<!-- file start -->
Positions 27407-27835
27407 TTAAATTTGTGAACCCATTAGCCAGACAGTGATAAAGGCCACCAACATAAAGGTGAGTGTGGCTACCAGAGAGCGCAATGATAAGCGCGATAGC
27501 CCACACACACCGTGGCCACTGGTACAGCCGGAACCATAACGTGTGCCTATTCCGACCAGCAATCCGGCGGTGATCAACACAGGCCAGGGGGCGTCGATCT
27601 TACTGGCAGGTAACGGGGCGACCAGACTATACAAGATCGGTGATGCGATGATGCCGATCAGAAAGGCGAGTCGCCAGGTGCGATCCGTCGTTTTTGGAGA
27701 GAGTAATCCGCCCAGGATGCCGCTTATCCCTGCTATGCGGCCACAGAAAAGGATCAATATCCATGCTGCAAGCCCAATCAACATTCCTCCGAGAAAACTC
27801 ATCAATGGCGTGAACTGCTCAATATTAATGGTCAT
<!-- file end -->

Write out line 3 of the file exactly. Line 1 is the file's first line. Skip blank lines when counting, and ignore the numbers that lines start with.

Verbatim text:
27501 CCACACACACCGTGGCCACTGGTACAGCCGGAACCATAACGTGTGCCTATTCCGACCAGCAATCCGGCGGTGATCAACACAGGCCAGGGGGCGTCGATCT